Chandrasekhara Ayyar, J.
1. The plaintiff challenges the act of the Collector of Chittoor cancelling a darkhast assignment made in his favour by the Tahsildar. He says that the cancellation was illegal and ultra vires the powers of the Collector. Having lost in both the Courts below, he has preferred this Second Appeal.
2. The contention advanced for him is that the revisional power vested in the Collector under Board's Standing Order 15, Sub-rule (18) can be exercised by him only if certain conditions therein specified are satisfied but that in this case he exceeded his revisional jurisdiction because no such conditions were satisfied as a matter of fact.
3. After the Tahsildar had granted the land on darkhast to the appellant, a petition is said to have been filed by some of the villagers objecting to the assignment and stating that the land was required for communal purposes. The Revenue Divisional Officer made a local inspection and found the objection to be well-founded. The Collector took the report of the Revenue Divisional Officer under consideration and apparently gave notice to the appellant asking him to show cause why the darkhast should not be cancelled, for, the order speaks of a petition dated 20th January, 1937 from the appellant which is later than the report of the Revenue Divisional Officer. He also heard the appellant's pleader and ultimately made the order complained against which is in these terms:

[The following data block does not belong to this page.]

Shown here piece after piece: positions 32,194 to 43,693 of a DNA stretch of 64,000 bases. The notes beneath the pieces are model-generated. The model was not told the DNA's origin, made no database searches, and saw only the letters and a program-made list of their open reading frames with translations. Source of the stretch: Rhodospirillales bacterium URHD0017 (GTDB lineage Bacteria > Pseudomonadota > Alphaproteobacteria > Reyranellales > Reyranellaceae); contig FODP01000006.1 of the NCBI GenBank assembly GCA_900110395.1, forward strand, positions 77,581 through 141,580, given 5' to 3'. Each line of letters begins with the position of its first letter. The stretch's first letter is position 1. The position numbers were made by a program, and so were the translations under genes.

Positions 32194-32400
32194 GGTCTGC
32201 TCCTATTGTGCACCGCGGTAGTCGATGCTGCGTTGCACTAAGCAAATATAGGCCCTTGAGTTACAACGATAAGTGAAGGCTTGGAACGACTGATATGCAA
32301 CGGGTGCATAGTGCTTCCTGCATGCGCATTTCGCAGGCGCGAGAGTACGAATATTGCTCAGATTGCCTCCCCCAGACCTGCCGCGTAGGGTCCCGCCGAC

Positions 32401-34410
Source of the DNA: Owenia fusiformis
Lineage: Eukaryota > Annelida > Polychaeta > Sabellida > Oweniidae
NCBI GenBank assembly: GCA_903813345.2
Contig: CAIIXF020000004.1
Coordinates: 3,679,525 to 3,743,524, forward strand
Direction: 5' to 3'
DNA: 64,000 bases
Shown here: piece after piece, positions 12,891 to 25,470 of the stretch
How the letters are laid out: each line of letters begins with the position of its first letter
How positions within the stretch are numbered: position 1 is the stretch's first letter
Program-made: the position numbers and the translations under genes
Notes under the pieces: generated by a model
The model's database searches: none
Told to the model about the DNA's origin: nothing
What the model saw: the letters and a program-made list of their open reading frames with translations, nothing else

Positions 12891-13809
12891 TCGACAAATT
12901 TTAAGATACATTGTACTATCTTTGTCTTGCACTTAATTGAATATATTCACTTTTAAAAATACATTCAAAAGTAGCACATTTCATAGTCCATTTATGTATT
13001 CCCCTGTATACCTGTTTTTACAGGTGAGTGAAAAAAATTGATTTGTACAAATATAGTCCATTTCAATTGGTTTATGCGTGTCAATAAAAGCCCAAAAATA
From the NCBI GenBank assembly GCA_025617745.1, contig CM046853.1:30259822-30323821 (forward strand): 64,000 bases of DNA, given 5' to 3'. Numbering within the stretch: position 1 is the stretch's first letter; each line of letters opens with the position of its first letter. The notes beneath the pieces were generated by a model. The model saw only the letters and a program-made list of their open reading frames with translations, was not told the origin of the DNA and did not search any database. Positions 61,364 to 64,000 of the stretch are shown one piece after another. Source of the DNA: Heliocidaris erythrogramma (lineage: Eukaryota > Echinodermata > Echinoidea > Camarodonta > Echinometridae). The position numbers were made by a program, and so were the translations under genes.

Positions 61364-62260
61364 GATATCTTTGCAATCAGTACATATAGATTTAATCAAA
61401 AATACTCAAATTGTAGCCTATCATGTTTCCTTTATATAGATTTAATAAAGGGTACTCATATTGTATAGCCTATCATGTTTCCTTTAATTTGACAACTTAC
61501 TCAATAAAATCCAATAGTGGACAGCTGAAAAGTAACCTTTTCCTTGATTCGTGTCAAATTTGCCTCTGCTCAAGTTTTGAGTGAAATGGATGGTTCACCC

On inspection the Revenue Divisional Officer, Chittoor has found the assignment of Survey No. 9-1 Diguvamasappella village in Chittoor Taluk objectionable as it is required for communal purposes. The assignment is therefore cancelled.
4. In other words he accepted the Revenue Divisional Officer's report and acted on it, being satisfied that the land was required for such purposes.
5. Communal land or land required for communal purposes cannot be granted on darkhast. Such a grant made by the Tahsildar can certainly be described as inequitable or exceeding the powers of the Tahsildar. If the Tahsildar believed that it was not required for communal purposes, while really it was, it would be a case of the order being passed under a mistake of fact. These are some of the conditions specified in sub-rule (18) of Standing Order 15; and it is futile to say that the Collector exceeded his powers in revision in cancelling this assignment for the reasons mentioned by him.
6. Civil Courts have clearly no jurisdiction in such matters and the orders of the revenue officers acting within the scope of their authority and jurisdiction cannot be reviewed by civil Courts, even though the orders may be wrong, or can be shown to be wrong. This was laid down even in the Secretary of State for India in Council v. Kasturi Reddi : (1902)12MLJ453 which is frequently relied on by parties in the position of the present plaintiff. The view taken in the 26 Madras case was really responsible for the change in the Board's Standing Orders conferring revisional jurisdiction on the Collector.
7. The second appeal is dismissed with costs.
8. (Leave to appeal is refused).